ArcGIS workflows for Big Data
As many of you may know, recently I have been trying to work (unsuccessfully) with ArcGIS and offshore data (Bathymetry, benthic, marine mammals etc) and mostly this data comes under the Patrick Pickles “If its bigger than a spreadsheet, it is big data”.
All this has changed, thanks to a chat I had with an ESRI rep at Offshore Business 2013. There I was complaining to this guy at an Offshore exhibition about how unsuitable ArcGIS was for the offshore work I was doing and he points out that he was an ESRI sales rep…….Oops! What came after was great. Although he admitted that ArcGIS is unsuitable for working with big offshore data (like bathymetry) in vector format, he had some advice which has since saved me a lot of time and I haven’t seen written down anywhere.
- Rasterize – Although ArcGIS will struggle with larger raster data, it is much more efficient with raster data than vector data.
- LAS – If you have ArcGIS 10.1, you have the new LAS Toolbox (I didn’t know it was there either!). Using a point cloud is far more efficient and means you can handle terrabytes of data.
- Try working with the ArcGIS Terrain format.
So, how do I recommend working with the data? Obviously, this is my opinion and should there be any better method, I would like to hear it, but this is what I have been doing and it has saved me hours. Below I mention use of LAS Tools, which can be downloaded here.
- Singular large (1GB+) xyz, txt, asc, csv file format data – Convert to LAS (Lidar format & Use LAS Tools), not only does this store a smaller file but can be converted to many other formats. This is much more efficient and quicker within ArcGIS and ArcScene.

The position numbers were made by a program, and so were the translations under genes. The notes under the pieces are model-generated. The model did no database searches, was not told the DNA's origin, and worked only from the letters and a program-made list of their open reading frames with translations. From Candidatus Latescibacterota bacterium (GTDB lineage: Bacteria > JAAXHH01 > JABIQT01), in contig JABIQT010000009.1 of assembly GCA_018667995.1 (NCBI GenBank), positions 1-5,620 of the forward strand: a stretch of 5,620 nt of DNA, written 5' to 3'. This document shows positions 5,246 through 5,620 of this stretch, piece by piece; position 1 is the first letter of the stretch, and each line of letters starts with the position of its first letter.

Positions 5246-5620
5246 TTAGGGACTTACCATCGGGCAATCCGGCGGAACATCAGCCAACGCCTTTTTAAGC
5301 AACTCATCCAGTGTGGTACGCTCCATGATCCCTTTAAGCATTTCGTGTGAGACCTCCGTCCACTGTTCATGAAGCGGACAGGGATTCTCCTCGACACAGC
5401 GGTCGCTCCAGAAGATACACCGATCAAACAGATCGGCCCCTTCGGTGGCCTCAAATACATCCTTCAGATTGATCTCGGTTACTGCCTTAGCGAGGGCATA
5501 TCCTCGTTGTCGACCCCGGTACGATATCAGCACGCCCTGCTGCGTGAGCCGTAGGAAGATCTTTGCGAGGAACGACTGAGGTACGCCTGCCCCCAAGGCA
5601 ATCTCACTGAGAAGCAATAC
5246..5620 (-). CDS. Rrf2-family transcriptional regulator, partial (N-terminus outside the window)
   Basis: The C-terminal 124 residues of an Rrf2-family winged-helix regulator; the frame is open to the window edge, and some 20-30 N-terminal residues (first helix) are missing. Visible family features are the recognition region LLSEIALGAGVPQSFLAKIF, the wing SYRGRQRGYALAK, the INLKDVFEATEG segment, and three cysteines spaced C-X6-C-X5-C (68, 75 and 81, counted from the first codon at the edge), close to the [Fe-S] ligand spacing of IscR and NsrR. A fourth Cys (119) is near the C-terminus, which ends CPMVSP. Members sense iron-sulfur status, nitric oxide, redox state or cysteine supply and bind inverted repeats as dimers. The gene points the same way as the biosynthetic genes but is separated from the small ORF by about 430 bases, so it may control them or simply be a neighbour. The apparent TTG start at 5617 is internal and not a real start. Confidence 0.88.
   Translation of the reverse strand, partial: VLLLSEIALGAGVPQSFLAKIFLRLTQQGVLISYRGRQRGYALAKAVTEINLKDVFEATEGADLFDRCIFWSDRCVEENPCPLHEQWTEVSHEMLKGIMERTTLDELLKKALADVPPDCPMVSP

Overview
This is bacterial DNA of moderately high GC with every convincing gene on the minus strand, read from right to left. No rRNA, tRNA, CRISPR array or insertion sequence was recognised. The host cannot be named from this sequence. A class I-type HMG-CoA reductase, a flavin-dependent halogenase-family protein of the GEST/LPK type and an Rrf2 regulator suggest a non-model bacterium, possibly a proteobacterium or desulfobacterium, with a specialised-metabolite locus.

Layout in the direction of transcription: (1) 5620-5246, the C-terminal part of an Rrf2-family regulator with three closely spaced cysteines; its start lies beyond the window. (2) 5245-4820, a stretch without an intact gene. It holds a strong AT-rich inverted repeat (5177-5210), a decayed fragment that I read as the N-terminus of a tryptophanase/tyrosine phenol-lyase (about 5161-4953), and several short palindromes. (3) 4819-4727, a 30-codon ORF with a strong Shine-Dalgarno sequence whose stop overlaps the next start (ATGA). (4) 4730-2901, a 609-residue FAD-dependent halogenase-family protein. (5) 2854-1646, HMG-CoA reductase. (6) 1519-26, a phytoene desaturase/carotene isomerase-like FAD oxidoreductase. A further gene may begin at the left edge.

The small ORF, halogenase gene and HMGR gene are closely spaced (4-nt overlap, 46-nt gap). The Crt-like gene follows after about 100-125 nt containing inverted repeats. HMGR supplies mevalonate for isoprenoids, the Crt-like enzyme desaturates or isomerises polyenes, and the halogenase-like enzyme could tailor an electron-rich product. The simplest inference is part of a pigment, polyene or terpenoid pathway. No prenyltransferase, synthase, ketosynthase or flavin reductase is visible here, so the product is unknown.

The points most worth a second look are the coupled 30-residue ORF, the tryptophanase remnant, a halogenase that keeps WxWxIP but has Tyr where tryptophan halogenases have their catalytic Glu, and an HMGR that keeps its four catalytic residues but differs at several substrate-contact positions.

- Multiple (1GB+) xyz, txt, asc, csv file format data – Convert each data to LAS format, then load them into a singular LAS Dataset (.lasd). This, I have found, is the most efficient way of viewing or analysing the data. For display of this data as a surface, I have found the best way is to merge the LAS data (note NOT LAS dataset) into one huge LAS file which can be converted to raster. Another method I have tried is to create a TIN of the largest LAS data and then “edit TIN” to add the rest of the LAS data in ESRI shp format, though this latter method is pretty hit & miss.
One thing to note, although ArcGIS 10.1 works with LAS data, it doesn’t work with LAS data…to be able to use LAS data within ArcGIS and ArcCatalog, you need to create a “LAS Dataset” (Described here) within ArcCatalog, you can then load your LAS data into in either as a single data or as multiples.
Although it is early days, it is great to see ESRI starting to think about using big data and how it can be manipulated, a few months ago I would have told you to steer clear of the software for this kind of work but now I am starting to become friends with it again.
Ordnance Survey Open Linked Open Data Portal
Courtesy of Ordnance Survey 26th April 2013
Ordnance Survey is Great Britain’s national mapping agency, providing the most accurate and up-to-date geographic data, relied on by government, business and individuals.
OS OpenData is the opening up of Ordnance Survey data as part of the drive to increase innovation and support the “Making Public Data Public” initiative. As part of this initiative Ordnance Survey has published a number of its products as Linked Data. Linked Data is a growing part of the Web where data is published on the Web and then linked to other published data in much the same way that web pages are interlinked using hypertext.
The term Linked Data is used to describe a method of exposing, sharing, and connecting data via URIs on the Web. To find more Linked Data published as part of this initiative please go to data.gov.uk.
If you are not familiar with Linked Data, OS OpenData products are also available in alternative formats from the OS OpenData website. Ordnance Survey can provide support for the Ordnance Survey OpenData products, but cannot give advice or support on using RDF, SPARQL or SPARQL Endpoints.